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J Vet Med Sci. 2018 Mar 30;80(3):536-543. doi: 10.1292/jvms.17-0460. Epub 2018 Jan 25.

Late pregnancy is vulnerable period for exposure to BPA.

Author information

1
Laboratory of Veterinary Biochemistry, Department of Bioscience, School of Veterinary Medicine, Rakuno Gakuen University, 582 Bunkyodai-Midorimachi, Ebetsu, Hokkaido 069-8501, Japan.
2
Laboratory of Animal Reproduction and Development, Graduate School of Agricultural Science, Tohoku University, Sendai, Miyagi 981-8555, Japan.

Abstract

Bisphenol A (BPA) is among the better-known endocrine disruptors. BPA is used in various food-contacting materials and is easily eluted into food; as a result, we are exposed to BPA on a daily basis. In adults, BPA is metabolized and eliminated rapidly from the body. However, numerous reports suggest that fetuses and young children are susceptible to BPA. One of the concerning adverse effects of BPA is disruption of behavior, especially anxiety-like behavior. In order to study the mechanism of influences on offspring, it is important to clarify the most vulnerable gestation period. We hypothesized that offspring in late pregnancy would be more susceptible to BPA, because late pregnancy is a critical time for functional brain development. In this study, C57BL/6 mouse fetuses were exposed prenatally by oral dosing of pregnant dams, once daily from gestational day 5.5 to 12.5 (early pregnancy) or 11.5 to 18.5 (late pregnancy), with BPA (0 or 10 mg/kg body weight). Following birth and weaning, the resulting pups were tested using an elevated plus maze at postnatal week 10. The behavior of the offspring was altered by prenatal BPA exposure during late pregnancy but not during early pregnancy. These results indicated that offspring are more vulnerable to exposure to BPA in late pregnancy.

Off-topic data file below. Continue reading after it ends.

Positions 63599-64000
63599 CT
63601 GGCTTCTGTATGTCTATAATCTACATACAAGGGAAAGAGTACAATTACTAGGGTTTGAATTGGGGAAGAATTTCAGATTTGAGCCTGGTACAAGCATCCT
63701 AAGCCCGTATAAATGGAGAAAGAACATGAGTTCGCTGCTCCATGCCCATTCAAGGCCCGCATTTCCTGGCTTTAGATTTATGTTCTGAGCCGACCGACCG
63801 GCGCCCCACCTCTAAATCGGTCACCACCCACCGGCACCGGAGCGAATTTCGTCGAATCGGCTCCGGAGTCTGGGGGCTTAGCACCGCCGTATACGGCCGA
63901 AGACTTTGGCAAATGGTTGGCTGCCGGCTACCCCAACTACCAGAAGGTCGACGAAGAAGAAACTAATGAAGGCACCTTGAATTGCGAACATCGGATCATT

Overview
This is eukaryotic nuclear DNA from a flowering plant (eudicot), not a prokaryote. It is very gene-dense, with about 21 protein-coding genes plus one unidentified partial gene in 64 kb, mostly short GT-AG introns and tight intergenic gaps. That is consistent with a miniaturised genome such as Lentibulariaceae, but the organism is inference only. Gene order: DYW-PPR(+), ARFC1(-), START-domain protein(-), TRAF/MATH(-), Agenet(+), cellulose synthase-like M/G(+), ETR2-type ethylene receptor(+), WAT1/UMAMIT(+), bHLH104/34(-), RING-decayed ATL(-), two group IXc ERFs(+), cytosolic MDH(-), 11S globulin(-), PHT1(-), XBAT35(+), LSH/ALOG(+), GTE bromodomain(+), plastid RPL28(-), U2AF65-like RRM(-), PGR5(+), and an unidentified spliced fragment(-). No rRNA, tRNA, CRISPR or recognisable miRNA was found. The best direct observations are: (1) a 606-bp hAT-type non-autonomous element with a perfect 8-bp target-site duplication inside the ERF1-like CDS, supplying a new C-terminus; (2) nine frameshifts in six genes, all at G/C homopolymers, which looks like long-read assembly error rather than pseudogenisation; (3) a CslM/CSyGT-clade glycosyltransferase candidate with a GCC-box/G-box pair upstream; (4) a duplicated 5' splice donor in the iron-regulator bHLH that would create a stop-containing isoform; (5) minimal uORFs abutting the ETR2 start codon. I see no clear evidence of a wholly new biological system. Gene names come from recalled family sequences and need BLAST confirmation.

KEYWORDS:

anxiety-like behavior; bisphenol A; endocrine disruptors; late pregnancy

PMID:
29367495
PMCID:
PMC5880839
DOI:
10.1292/jvms.17-0460
[Indexed for MEDLINE]
Free PMC Article

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